Another technique used to maximize the number of components within a single device is to stack two or more semiconductor dice together in what is called a bonded wafer stack. Components within these bonded wafer stacks are then interconnected using through-wafer vias. Known techniques form these through-wafer vias with a deep reactive ion etching process, requiring expensive tools. Not only is deep reactive ion etching expensive, but it is a slow fabrication technique.
Redistribution features (e.g., transmission lines) are often formed on the surface of a die to couple a via to other component locations. Current processes struggle with the challenge of coating straight sidewalls with metal to form the redistribution features. Typically, thicker metal layers are deposited to overcome these coating issues, with the detrimental side effect of increased incidence of stress induced wafer breakage. Known processes use additional lithography and metal plating processing, separate from via formation, to form these redistribution features. Similarly, known techniques require that the metallization of the vias be patterned after via formation using an additional high-aspect-ratio lithography process.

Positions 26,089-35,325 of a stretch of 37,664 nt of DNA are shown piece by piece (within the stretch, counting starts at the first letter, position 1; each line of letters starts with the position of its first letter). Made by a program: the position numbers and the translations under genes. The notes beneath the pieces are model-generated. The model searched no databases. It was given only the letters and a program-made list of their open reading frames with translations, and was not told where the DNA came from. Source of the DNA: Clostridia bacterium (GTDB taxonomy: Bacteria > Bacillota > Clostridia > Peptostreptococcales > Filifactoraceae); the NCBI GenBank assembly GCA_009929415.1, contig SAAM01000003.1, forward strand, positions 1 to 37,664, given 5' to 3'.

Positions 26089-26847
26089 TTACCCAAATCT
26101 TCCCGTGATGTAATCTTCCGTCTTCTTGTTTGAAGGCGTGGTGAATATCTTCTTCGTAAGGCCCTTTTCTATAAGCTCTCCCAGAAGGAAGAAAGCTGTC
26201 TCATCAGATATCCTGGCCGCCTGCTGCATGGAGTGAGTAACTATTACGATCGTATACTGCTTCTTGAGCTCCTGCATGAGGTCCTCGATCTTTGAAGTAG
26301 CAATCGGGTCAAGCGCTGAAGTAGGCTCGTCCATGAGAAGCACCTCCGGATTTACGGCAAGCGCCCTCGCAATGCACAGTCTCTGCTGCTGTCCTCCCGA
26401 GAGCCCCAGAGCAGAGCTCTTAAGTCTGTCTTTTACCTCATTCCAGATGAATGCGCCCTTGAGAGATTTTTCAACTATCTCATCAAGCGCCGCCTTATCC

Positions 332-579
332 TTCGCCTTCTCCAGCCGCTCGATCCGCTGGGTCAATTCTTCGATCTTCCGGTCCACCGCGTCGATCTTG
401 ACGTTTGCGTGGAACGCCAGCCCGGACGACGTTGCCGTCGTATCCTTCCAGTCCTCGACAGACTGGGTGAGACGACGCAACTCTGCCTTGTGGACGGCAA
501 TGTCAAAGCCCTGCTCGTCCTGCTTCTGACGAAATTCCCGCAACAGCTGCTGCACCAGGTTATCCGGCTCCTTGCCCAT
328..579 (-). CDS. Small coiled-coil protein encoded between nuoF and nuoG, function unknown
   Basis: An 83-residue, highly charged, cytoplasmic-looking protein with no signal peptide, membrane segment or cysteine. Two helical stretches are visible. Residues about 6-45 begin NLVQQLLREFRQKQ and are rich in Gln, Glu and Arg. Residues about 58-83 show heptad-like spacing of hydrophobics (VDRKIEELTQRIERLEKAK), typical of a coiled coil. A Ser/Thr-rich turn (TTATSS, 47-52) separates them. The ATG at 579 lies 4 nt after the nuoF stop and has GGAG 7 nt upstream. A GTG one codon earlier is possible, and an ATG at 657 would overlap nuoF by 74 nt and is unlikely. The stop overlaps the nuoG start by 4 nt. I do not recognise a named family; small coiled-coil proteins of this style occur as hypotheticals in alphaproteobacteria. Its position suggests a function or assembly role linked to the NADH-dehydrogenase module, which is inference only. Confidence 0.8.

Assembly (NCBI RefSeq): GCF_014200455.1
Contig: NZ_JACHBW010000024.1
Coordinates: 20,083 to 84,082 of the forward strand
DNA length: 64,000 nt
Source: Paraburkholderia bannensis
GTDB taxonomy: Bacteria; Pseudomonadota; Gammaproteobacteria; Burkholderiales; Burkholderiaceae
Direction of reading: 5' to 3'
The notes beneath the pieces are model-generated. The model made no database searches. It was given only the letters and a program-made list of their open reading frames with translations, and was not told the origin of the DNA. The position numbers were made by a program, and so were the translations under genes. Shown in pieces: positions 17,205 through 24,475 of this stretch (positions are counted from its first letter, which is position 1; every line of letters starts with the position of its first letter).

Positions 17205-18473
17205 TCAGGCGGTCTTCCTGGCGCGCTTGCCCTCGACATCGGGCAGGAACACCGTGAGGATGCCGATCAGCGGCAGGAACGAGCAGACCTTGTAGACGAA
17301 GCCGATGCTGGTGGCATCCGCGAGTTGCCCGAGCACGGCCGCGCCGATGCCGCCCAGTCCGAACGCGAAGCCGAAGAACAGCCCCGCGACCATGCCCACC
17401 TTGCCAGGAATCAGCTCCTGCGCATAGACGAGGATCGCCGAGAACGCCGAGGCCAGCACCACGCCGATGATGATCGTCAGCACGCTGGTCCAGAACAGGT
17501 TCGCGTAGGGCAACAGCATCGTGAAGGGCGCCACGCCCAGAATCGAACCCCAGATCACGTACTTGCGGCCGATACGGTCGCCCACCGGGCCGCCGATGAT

Non-limiting and non-exhaustive embodiments of the invention are described with reference to the following figures, wherein like reference numerals refer to like parts throughout the various views unless otherwise specified.
Techniques for through-wafer via formation and surface metallization for coupling features to the through-wafer vias are described below with reference to